Seeing Beyond the Horizon
What really interests Bylex is not so much the banal reality of daily life, the lived-in order of everyday existence (the parole or the performance, so to speak) but a more mental order of things, a thought-of order that Lévi-Strauss would undoubtedly have called pensée sauvage; that is, the world’s underlying universal order, the untamed thought processes (the langue or the competence) that sustain the world before being tamed by the social or cultural context in which they happen to be expressed. In the case of Bylex, this "taming" occurs within the context of Kinshasa, but for him this is something of secondary importance. In his view, this fact is no more than a rather annoying coincidence, although Kinshasa is unquestionably present in his work, albeit often indirectly or by contrast (as the Cité Touristique example to be discussed illustrates). Bylex sees himself living and working just as easily in New York, Paris, or Tokyo and ultimately the question of "where" makes no real difference. Bylex remains unperturbed by these accidental twists of fate.
In a sense, Bylex is essentially a conceptual artist. He is as much a chercheur (“researcher”) and concepteur (“inventor”) as an artist. He is, as he puts it, as concerned with words and ideas as with the making of objects. Bylex’s work is marked by thorough, almost scientific research work into the invisible laws and processes that underlie the visible reality of the material world. He thus turns his gaze resolutely to that which lies beyond the horizon of the visible and immediate experience. Voir plus loin que le lointain ("to see beyond the horizon") is what Bylex invites us to do. He asks us to say what cannot be said, to think what has never been thought before, and to give form to something that has never had a shape before; in sum, he wants to enable the invisible to become visible.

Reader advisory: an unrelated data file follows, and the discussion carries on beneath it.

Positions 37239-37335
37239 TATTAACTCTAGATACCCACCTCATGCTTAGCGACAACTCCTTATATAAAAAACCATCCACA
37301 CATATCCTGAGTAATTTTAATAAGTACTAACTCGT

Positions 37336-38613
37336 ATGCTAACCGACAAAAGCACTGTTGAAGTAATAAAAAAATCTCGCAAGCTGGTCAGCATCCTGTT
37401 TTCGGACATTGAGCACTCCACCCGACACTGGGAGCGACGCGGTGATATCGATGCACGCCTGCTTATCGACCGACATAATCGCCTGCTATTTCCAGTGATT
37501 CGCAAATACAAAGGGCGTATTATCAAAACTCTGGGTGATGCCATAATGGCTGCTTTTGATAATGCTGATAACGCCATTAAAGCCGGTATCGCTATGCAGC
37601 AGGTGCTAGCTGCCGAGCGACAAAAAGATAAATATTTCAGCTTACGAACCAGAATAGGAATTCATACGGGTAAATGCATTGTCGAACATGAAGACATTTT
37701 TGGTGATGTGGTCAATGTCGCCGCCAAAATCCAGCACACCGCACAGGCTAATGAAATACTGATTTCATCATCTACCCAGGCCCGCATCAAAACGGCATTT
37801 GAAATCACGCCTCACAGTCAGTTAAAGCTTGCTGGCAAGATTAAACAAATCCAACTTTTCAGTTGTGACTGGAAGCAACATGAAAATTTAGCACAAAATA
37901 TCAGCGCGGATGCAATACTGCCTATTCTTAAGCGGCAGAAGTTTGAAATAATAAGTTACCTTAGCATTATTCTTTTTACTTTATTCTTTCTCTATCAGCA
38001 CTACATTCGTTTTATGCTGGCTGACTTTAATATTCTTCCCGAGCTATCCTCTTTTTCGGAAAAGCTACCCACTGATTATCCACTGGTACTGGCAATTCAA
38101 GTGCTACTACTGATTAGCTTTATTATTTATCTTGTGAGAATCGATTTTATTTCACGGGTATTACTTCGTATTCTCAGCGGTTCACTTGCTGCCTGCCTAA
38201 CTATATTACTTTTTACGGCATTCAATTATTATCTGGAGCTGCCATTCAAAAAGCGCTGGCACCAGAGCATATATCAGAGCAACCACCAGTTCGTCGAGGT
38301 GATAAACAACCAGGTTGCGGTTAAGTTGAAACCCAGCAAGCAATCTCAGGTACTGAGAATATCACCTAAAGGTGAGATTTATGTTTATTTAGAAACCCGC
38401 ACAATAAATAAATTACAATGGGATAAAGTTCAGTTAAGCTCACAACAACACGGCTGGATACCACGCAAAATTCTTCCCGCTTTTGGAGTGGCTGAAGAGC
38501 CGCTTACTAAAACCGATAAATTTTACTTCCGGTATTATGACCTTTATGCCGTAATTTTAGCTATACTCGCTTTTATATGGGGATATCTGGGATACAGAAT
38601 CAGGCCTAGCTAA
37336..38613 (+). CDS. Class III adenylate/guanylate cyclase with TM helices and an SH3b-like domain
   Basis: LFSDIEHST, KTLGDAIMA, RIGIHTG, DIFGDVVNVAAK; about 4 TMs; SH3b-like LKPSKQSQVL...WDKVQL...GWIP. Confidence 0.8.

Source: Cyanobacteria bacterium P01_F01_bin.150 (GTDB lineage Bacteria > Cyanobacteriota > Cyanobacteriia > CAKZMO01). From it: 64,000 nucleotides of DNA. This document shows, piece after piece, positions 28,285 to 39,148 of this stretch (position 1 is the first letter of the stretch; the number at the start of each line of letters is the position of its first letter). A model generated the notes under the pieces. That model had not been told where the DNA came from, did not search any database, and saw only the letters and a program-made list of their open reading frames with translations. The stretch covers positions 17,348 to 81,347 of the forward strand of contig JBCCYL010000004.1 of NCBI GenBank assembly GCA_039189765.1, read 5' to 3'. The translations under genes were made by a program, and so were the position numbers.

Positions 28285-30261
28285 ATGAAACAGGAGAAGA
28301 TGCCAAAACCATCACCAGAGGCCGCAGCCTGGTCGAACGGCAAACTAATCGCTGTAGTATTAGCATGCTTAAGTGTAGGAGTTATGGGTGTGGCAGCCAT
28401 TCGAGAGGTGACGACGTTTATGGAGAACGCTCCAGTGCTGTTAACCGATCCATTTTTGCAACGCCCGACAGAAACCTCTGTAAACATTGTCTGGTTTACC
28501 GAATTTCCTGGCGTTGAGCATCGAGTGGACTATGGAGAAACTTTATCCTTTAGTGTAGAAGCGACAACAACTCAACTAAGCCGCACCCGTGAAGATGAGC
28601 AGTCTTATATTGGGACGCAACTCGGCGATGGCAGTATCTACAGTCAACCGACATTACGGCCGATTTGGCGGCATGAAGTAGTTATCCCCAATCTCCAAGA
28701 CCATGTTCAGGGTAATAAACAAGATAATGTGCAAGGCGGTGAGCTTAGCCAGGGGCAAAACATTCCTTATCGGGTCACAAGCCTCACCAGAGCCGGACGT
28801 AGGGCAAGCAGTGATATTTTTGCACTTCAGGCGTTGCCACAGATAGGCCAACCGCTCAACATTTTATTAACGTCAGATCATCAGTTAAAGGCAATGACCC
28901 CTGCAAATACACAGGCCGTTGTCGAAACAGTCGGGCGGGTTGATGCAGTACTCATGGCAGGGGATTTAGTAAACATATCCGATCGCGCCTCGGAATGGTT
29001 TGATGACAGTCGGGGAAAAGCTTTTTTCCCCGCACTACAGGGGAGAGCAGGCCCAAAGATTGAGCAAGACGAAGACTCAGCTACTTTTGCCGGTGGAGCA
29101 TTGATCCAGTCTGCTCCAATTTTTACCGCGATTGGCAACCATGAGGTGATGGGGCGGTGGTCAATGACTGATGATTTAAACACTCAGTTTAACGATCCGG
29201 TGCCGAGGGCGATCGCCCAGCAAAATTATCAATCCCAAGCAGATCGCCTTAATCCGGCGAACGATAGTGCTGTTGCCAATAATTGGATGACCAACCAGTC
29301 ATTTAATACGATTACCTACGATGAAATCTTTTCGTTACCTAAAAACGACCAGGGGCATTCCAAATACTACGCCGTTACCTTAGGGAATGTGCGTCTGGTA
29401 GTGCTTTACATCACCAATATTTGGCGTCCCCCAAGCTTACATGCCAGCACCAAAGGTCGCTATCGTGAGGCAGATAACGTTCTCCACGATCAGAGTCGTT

In this spiritual universe, where lucidity and insanity come together and touch, God serves as the great safety net. In this, Bylex is a true Kinois as well: someone for whom God is an ineluctable reality.
Mysteries of the Invisible
It is from this imaginary—but no less real—place in his head that Bylex set off on a voyage of discovery many years ago in search of what he calls les mystères de l’invisible (“the mysteries of the invisible"). From within this personal imaginary space, a mental platform between art, science, and the spiritual, Bylex began his ongoing expedition in search of the laws of that invisible, perfect universe beyond the imperfect empirical reality of the visible world. And he regularly reports on this mental journey in the form of sketches and models of objects and buildings, often constructed out of photo paper and enclosed in small, glass boxes: